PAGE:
Friday, March 25, 2016

Serving Chipmunk

Occasionally restaurants have a homeless guy living around their dumpster that the staff take in and share food and clothes with. I think its because often times restaurant employees live one paycheck away from homelessness themselves.

My own twist on that scenario is a young man that I've recently befriended. I've never met him, mind you, but we've chatted for hours online. I call him Chipmunk.

Chipmunk is an 18-year old high school senior who is gay but not out, and is not in the most comfortable home environment. We've talked about work, dating, and most recently DIY craft projects. All of this happens while he sits in his car using free wi-fi hotspots around town. His favorite is a coffee shop which recently changed its password. I invited him down to our building where we don't use a password, plus I felt it was safer if he was on my property where we could take care of him a bit.

Early on in our "relationship," fearing that he might be homeless (he's not), I asked if he wanted some food near the end of my night. He was so polite in refusing the food, but it was clear from his response that he wouldn't mind a little food. I still don't know if its because of his home life or just being a teenage boy. So I told him I would put a plate on the back of my car and he could get it when he wanted it. No one was in the lot, so I returned to the kitchen only to peek out the window and see that not minutes later the plate was gone. We repeated this process many times over the weeks, always seeing the plate returned in time for my end-of-day dish washing. Always cleaned to the bottom. And always an appreciative text from him. I've learned he is a very adventurous eater, and he wants to learn to make chocolates - my type of kid!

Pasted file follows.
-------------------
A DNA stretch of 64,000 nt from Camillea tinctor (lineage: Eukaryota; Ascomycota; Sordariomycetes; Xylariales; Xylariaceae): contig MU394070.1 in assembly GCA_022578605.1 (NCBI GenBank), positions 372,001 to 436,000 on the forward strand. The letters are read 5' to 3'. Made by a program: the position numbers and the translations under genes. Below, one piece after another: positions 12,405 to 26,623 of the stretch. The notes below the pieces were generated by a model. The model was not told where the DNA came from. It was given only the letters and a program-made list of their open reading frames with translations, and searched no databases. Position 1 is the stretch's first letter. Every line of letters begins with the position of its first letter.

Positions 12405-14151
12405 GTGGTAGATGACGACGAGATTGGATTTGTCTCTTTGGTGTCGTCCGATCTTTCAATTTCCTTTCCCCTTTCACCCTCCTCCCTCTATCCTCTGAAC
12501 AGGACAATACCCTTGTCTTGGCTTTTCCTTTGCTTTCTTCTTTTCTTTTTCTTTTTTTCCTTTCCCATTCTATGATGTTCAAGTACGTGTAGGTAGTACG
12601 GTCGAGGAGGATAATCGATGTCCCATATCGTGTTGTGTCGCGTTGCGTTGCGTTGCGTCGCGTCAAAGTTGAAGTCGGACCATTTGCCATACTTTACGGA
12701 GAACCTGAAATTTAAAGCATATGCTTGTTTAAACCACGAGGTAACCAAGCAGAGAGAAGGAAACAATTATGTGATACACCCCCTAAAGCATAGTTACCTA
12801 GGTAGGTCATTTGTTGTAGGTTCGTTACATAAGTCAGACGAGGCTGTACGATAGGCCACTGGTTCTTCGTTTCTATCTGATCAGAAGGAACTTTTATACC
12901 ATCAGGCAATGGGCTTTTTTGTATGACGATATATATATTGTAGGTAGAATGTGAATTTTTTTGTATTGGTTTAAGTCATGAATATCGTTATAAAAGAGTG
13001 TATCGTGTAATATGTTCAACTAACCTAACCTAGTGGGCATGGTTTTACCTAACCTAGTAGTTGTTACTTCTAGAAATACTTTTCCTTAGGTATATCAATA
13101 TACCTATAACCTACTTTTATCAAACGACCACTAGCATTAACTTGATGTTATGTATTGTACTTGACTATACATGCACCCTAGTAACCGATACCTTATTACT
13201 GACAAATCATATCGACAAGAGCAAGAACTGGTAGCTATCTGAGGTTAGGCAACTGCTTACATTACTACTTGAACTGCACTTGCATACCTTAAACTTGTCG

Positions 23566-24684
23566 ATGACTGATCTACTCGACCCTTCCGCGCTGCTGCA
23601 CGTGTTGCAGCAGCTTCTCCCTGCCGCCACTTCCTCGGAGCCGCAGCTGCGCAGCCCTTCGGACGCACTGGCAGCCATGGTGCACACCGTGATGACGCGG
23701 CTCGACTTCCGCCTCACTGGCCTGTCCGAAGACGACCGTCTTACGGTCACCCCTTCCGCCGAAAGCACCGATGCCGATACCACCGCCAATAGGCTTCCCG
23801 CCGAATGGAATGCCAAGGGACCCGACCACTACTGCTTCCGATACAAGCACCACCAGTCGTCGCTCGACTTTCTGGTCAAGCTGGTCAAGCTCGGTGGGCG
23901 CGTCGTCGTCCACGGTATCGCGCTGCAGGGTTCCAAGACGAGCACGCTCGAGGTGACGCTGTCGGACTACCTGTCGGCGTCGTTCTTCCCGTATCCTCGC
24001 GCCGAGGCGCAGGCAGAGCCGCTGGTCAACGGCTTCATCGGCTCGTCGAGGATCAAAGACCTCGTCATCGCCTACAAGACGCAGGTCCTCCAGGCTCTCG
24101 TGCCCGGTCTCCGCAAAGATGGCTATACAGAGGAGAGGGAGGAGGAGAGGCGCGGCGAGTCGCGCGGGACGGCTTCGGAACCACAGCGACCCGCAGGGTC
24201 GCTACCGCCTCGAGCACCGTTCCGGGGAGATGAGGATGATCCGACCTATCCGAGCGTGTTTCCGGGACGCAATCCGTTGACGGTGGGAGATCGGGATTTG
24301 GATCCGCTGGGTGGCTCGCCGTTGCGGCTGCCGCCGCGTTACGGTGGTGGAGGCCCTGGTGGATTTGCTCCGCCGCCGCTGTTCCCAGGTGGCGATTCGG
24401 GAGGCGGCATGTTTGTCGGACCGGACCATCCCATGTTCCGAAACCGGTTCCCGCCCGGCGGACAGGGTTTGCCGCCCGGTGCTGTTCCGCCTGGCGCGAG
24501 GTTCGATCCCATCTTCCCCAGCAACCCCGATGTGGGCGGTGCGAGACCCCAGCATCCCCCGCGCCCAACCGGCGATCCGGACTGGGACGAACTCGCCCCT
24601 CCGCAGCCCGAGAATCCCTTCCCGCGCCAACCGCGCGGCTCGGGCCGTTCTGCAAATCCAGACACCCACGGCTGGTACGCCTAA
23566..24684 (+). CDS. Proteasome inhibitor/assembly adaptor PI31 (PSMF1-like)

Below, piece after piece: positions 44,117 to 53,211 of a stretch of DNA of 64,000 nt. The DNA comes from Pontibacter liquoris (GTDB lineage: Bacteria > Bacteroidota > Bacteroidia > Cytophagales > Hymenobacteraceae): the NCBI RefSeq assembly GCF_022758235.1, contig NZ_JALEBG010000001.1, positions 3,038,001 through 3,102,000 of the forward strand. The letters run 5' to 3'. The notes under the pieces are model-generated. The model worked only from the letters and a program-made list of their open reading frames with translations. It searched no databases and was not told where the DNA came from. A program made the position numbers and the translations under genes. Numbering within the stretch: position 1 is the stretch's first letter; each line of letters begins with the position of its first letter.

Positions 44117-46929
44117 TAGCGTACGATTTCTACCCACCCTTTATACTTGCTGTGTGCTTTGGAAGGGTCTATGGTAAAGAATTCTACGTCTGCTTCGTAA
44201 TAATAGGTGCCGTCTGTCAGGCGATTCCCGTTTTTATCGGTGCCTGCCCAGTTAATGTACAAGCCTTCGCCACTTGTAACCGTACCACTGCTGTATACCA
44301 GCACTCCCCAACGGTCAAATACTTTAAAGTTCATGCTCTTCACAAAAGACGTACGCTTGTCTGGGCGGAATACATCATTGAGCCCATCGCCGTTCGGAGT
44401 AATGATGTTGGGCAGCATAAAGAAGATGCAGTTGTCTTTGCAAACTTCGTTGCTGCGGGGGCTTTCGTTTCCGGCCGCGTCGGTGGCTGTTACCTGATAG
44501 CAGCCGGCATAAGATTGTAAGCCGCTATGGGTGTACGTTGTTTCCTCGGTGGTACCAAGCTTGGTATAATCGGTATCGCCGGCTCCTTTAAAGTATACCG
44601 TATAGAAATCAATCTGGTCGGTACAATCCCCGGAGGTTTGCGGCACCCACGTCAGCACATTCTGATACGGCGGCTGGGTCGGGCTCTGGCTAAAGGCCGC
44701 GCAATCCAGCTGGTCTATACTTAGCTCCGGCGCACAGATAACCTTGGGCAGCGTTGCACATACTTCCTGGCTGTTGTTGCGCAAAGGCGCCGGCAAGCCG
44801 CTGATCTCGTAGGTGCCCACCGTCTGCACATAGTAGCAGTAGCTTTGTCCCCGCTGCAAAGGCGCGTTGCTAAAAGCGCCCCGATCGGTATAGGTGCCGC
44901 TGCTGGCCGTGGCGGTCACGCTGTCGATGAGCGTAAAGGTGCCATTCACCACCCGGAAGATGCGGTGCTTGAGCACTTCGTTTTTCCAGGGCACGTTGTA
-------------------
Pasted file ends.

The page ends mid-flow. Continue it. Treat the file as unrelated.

Last week, out of context he asked me what my favorite soda was. Now, I had an inkling so I didn't go into adult mode about how I don't drink sodas and calories and caffeine and blah, blah, blah. I just said Coke. He responded, "Don't leave!!!!!!" So I waited. Ten minutes later I received another text, "Okay, you can go now." I walked out and right by the door was a massive super duper sized coke from Sonic along with this note.

What a sweet kid, right?

Then last night he, out of the blue, asked me if I had ever seen a cloud lamp (go google them), which I hadn't. Well he was going to make one for his bedroom tonight. I assumed he was at home when he texted, he was in the parking lot, in his car again. He texted, "Damn! I don't have an outlet." I asked if I could throw him a power cord. He was reluctant, but I promised it would be easy. Next thing you know I'm tossing a 50' cord into the parking area. I came inside and Chipmunk stretched the cord to his car.

Almost three hours later worth of chatting and I was ready to go home. I always warn him so he can run away. This time I added, "I wish I could see that cloud lamp lit up inside your car." He just sent back "LOL." Moments later my server stepped out the back door first, and one step out and she screeched.  Then I took a step and saw why - pitch black parking lot with an old junky car that we couldn't really see inside except for a glowing cloud lamp the size of a basketball hovering above the stick shift! I burst out loudly, "That is the coolest thing I've ever seen!" And it was. Chipmunk, the king of backseat DIY projects, had built a cloud lamp in the back of his car, in my parking lot, during a busy dinner rush.

I don't know if I'll ever see him, or what impact I'm having on Chipmunk, but he's bringing me immense joy.

Monday, March 14, 2016

Morel Hunting Season Is Here

I'm in a precarious location. On one hand I'm way down south almost to the Mexican border. On the other, I'm up in the high desert mountains of the Gila Wilderness. So as morel season approaches I never know how early to go out looking. So yesterday I did a little recon at a spot that has a strong riparian area - the convergence of Big Dry and Spruce creeks starting at the Little Dry trailhead.

Not an easy hike, which is why I'm willing to share the location. 4 or 5 miles in of rugged burned earth with numerous water crossing. Lexi pooch and I loved it though.
Signs are good for other mushrooms when the rains come. And as with all trails in the Gila Wilderness, wild strawberries are abundant.
But, no morels on this trip. I'll be out as soon as the rains roll in.

BTW, my cookbook is available for pre-order at